Mountain Wheels: Kia’s accomplished Telluride blasts through snow – in Telluride |

Mountain Wheels: Kia’s accomplished Telluride blasts through snow – in Telluride

It’s become an impossibly crowded world in the business of three-row, mid-size SUVs with what seems like a zillion models aiming for oversized, family-friendly motoring that appeals to everyone, everywhere.

So as the aggressively and increasingly upwardly mobile Kia Motors comes to the market with its new Telluride, the largest vehicle ever produced by the South Korean auto company, expectations are high.

We Coloradans also hope that by hitching their saddle to that storied ski town name, the results are more rugged and long-lasting than, say, the long-defunct Chrysler Aspen.

Good news, fans and doubters: The Telluride is a pleasant, tech-heavy and competitively priced machine that walked the walk.

This week we were invited to the Gateway Canyons Resort, south of Grand Junction, to check out the month-old Telluride, and to somewhat ironically (I guess) drive it to actual Telluride, on a Thursday travel day that promised as much as 5 inches of snow.

Kia’s Georgia-assembled Telluride, like its mechanically similar offering, sister company Hyundai’s soon-to-be-released Palisade, brings a level of gloss and sophistication to the busy three-row segment, with lots of pleasantries to set it apart.

Photos might make it look gargantuan, especially as the company likes to reiterate “bulky” as one of Telluride’s positive modifiers. But it manages to provide a lot of full-size whallop in a comfortably scaled package that’s more appropriately aimed at mid-sizers like the Honda Pilot, Ford Explorer or the Subaru Ascent.

VW’s newish Atlas is a reasonably close comparison — Telluride is gigantic based on Kia’s automotive track record, but not so imposing to drive or to live with. It’s 197 inches long and up to 69 inches high with bigger wheels and roof rails, and inside, you get 87 cubic feet of seat-stowed storage space, with seating for seven (or eight, with a second-row bench seat). That’s more interior space than a Tahoe.

The vehicle’s overall physical profile certainly suggests much higher-end targets like the Cadillac Escalade or even Range Rover — a name dropped repeatedly in the company’s refreshingly light-hearted sales presentation — with big wheels, a massive chrome grille and (optionally) orange-rimmed, double-stacked LED headlamps. Chrome window and body trim, unique L-shaped tail lamps and a variety of glossy paint schemes make Telluride look very attractive, as well.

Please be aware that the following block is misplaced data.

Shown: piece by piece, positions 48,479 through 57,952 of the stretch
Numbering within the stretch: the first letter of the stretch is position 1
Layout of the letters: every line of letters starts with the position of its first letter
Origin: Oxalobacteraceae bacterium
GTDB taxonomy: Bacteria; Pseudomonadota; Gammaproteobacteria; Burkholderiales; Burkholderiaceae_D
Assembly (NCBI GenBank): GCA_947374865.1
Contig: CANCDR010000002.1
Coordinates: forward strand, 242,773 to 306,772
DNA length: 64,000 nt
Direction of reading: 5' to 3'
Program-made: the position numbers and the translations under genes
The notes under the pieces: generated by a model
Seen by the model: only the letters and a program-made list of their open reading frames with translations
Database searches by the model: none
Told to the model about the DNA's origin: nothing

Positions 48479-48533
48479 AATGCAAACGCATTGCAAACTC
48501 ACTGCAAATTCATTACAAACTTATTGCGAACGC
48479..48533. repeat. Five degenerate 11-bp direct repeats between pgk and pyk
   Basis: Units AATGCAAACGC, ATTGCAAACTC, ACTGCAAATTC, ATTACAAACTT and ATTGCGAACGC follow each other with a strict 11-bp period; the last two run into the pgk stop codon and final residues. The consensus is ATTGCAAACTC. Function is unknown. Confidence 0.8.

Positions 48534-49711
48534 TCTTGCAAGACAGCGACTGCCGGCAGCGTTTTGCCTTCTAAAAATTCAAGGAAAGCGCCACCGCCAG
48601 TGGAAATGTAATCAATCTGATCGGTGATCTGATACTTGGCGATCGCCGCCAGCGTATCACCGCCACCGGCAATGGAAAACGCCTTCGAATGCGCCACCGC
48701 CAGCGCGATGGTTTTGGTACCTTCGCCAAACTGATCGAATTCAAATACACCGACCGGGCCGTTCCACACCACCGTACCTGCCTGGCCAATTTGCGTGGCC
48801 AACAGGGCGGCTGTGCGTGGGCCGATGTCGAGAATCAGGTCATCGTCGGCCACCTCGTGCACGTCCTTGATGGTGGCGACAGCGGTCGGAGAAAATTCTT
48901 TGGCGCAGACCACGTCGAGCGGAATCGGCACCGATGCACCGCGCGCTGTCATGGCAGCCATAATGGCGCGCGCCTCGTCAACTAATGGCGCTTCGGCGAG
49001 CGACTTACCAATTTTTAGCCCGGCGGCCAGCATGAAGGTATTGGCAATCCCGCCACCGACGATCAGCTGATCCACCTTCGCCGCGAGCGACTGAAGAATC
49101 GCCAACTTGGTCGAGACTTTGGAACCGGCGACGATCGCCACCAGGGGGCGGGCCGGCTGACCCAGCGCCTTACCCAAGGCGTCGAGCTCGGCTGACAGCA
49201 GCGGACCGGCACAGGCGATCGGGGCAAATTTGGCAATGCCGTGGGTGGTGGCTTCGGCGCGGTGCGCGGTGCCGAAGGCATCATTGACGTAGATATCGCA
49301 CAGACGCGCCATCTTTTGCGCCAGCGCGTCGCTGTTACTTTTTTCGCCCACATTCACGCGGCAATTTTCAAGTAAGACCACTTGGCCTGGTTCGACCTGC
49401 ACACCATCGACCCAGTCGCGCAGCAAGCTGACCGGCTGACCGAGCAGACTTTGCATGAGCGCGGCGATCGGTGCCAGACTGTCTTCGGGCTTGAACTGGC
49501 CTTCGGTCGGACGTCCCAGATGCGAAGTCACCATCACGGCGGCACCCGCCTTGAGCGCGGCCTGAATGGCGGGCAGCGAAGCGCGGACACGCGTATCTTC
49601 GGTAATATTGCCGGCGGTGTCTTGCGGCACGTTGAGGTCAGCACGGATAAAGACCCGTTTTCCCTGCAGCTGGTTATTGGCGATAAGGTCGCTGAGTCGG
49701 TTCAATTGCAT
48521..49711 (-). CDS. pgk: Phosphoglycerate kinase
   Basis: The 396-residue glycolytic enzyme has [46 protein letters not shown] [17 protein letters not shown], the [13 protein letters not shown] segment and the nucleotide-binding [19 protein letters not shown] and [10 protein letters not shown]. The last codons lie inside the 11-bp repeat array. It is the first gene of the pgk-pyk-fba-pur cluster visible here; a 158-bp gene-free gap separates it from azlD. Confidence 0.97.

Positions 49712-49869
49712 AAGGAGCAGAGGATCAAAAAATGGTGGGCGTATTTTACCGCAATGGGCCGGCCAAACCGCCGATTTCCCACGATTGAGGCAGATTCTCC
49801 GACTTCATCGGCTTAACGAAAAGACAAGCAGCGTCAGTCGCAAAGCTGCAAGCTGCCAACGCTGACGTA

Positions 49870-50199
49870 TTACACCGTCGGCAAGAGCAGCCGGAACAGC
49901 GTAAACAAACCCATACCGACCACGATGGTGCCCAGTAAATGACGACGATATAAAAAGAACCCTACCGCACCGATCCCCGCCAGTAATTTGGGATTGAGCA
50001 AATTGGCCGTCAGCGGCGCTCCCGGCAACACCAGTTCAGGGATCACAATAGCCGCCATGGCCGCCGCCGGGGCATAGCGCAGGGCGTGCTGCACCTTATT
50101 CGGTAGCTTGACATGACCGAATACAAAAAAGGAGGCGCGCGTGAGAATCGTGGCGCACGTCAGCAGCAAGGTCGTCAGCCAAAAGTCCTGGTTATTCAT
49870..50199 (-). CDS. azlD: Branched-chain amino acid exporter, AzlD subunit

And with prices starting at $31,690 for a front-wheel-drive version ($33,960 for an all-wheel-drive edition, and $43,490 for the top-end SX model — plus a $1,045 destination and delivery charge to all of those), it does bridge the gap between Kia’s long traditions of affordability and newer, upscale efforts like its Stinger sports-luxe sedan.

We did indeed get a day of on-and-off rain from Gateway all the way up the striking Unaweep Canyon to Naturita, and after a brief lunch on the devastatingly potholed streets of Telluride, we hit full-on blizzard conditions on our return trip.

More aggressive winter tires would, as a result, add a bit of extra bite to the package — something you hear me saying over and over again as I drive Southern California vehicles in Colorado on a tremendous snow year. But the 20-inch all-seasons on our Telluride did a reasonably good job in the deep water and hydroplaning conditions on winding Highway 141, and also got other drivers through a precariously greasy off-road route near the resort.

The ultra-off-road edition with the snorkel you might have seen from my Detroit Auto Show visit is, sadly, a bit of a fantasy. Telluride offers 8 inches of clearance and has an automatic leveling rear suspension that helps with the ride, but I would not necessarily subject the real vehicle to repeated rock crawling or stream crossings.

Ours did have the vehicle’s optional electronic AWD and six switchable driving modes, offering automatic on-demand front-and-back torque (with as much as 50 percent to the rear wheels), and an AWD lock function that can be dialed in up to 40 mph when you do hit deep snow.

Telluride’s single-engine choice is a 3.8-liter gasoline direct injection V-6, generating an appropriate 291 horsepower and as much as 26 mpg. With the optional trailering package, it’s capable of hauling up to 5,000 pounds.

It’s certainly pretty on the inside, as well, with entirely tasteful faux wood and metal trim that looks awfully real. Oversize grab handles in the center console and pillowy, perforated Nappa leather seating also added more upscale appeal.

On more traditional highway journeys, Telluride’s suite of driver assistance programs also push the car ever so gently into semi-autonomous driving, with stop-and-go traffic self-steering and braking options we opted not to explore in the heavy snow and rain.

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